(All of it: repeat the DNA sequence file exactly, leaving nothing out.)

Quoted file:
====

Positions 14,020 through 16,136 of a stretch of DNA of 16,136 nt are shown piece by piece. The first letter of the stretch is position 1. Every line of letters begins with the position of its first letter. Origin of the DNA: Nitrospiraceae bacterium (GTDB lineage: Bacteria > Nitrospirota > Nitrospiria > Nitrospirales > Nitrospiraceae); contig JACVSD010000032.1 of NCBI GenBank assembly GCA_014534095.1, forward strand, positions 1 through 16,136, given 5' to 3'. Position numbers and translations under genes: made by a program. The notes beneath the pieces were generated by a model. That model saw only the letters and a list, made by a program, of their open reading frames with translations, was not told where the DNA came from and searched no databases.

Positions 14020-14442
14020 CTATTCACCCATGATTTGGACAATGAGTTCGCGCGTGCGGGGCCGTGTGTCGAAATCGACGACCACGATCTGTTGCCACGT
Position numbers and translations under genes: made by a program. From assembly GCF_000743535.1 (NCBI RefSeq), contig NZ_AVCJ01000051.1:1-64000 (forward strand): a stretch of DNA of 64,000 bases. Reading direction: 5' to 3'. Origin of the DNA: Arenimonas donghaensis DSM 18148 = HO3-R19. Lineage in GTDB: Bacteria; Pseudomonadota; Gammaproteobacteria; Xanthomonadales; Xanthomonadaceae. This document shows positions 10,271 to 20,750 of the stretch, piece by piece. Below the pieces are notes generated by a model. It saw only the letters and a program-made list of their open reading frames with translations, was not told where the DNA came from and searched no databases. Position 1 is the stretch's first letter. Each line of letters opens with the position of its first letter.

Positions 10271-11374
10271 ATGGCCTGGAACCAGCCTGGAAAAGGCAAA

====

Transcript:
Positions 14,020 through 16,136 of a stretch of DNA of 16,136 nt are shown piece by piece. The first letter of the stretch is position 1. Every line of letters begins with the position of its first letter. Origin of the DNA: Nitrospiraceae bacterium (GTDB lineage: Bacteria > Nitrospirota > Nitrospiria > Nitrospirales > Nitrospiraceae); contig JACVSD010000032.1 of NCBI GenBank assembly GCA_014534095.1, forward strand, positions 1 through 16,136, given 5' to 3'. Position numbers and translations under genes: made by a program. The notes beneath the pieces were generated by a model. That model saw only the letters and a list, made by a program, of their open reading frames with translations, was not told where the DNA came from and searched no databases.

Positions 14020-14442
14020 CTATTCACCCATGATTTGGACAATGAGTTCGCGCGTGCGGGGCCGTGTGTCGAAATCGACGACCACGATCTGTTGCCACGT
Position numbers and translations under genes: made by a program. From assembly GCF_000743535.1 (NCBI RefSeq), contig NZ_AVCJ01000051.1:1-64000 (forward strand): a stretch of DNA of 64,000 bases. Reading direction: 5' to 3'. Origin of the DNA: Arenimonas donghaensis DSM 18148 = HO3-R19. Lineage in GTDB: Bacteria; Pseudomonadota; Gammaproteobacteria; Xanthomonadales; Xanthomonadaceae. This document shows positions 10,271 to 20,750 of the stretch, piece by piece. Below the pieces are notes generated by a model. It saw only the letters and a program-made list of their open reading frames with translations, was not told where the DNA came from and searched no databases. Position 1 is the stretch's first letter. Each line of letters opens with the position of its first letter.

Positions 10271-11374
10271 ATGGCCTGGAACCAGCCTGGAAAAGGCAAA